The first sight of Quebec is the huge mound of tailings from the Fermont Mines, and a lake coloured an unearthly pink that my camera couldn’t quite capture. It was a bit of a shock, after the pristine wilderness of Labrador, and the road was suddenly filled with wide load trucks taking prefab houses to Lab City. This section was also the most fun, as my newfound gravel experience let me speed through the turns, counting the latitude lines heading south..

Along the way I stopped at the Manicouagan impact crater, the so-called “eye of Quebec” which is one of a series of 23 million-year-old craters from a meteor that broke up before it hit the Earth, throwing up a mountain of debris in the center (from the ground it just looks like quite a nice lake) .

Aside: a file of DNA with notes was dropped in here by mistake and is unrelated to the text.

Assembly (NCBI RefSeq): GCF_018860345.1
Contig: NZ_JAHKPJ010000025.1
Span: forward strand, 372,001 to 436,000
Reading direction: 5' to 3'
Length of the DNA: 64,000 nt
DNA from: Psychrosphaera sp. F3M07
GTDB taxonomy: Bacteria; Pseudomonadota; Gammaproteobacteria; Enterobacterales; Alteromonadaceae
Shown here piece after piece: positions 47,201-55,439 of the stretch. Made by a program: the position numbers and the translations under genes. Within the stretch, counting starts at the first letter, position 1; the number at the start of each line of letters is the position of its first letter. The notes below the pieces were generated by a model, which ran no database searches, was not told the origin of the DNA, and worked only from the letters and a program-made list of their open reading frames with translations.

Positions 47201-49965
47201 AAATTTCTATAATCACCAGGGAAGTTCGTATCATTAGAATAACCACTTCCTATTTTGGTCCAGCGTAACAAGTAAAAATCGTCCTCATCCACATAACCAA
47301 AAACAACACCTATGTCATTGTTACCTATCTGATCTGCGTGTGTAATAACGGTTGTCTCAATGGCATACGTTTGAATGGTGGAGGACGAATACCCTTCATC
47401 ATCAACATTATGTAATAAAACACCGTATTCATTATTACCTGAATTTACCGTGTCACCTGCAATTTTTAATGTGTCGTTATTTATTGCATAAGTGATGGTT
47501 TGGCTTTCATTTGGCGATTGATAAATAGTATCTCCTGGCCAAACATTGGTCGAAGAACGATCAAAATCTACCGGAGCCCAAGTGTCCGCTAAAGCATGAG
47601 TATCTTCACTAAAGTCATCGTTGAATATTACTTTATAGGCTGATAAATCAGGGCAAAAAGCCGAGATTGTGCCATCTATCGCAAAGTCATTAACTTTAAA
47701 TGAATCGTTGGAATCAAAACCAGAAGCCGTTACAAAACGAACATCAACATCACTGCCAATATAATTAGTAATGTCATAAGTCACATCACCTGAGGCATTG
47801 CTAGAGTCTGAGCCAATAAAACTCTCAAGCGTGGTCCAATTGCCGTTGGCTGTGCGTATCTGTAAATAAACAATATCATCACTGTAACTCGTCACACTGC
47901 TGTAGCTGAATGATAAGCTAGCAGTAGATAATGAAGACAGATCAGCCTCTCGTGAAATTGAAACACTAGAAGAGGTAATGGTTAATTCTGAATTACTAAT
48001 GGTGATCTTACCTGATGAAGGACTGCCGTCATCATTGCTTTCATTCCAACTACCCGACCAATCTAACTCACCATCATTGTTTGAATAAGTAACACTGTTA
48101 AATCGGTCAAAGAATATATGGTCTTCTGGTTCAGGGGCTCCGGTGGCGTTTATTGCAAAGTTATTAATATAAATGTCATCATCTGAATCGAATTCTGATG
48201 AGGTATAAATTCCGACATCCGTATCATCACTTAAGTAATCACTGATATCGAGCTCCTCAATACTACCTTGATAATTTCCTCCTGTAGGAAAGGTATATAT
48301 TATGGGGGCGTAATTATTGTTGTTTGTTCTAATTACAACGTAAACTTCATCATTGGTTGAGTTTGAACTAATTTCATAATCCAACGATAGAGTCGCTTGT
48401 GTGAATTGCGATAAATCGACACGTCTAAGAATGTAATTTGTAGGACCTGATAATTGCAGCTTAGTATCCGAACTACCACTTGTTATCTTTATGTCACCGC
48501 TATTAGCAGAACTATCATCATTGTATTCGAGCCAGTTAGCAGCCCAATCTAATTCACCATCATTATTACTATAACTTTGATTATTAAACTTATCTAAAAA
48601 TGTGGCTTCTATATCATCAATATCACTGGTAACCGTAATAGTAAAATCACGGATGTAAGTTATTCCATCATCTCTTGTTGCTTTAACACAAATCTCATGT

It was dark when I got to the Motel de L’Energie near the massive Manic 5 dam, and I got a room for the night, taxing my high school French to ask the landlady why there was a mattress blocking the door to my room. I couldn’t remember the words for door, room, or mattress. I was lucky I wasn’t arrested.

This is Quebec’s Manicougan meteor crater. Our man in the field arrived too late to photograph the actual impact.

The next morning, I chatted with a motorcyclist on a BMW from Quebec who said he had found himself with a few days free, and was going to run the TLH from one end to the other and back. We talked for a while, but I didn’t get his name.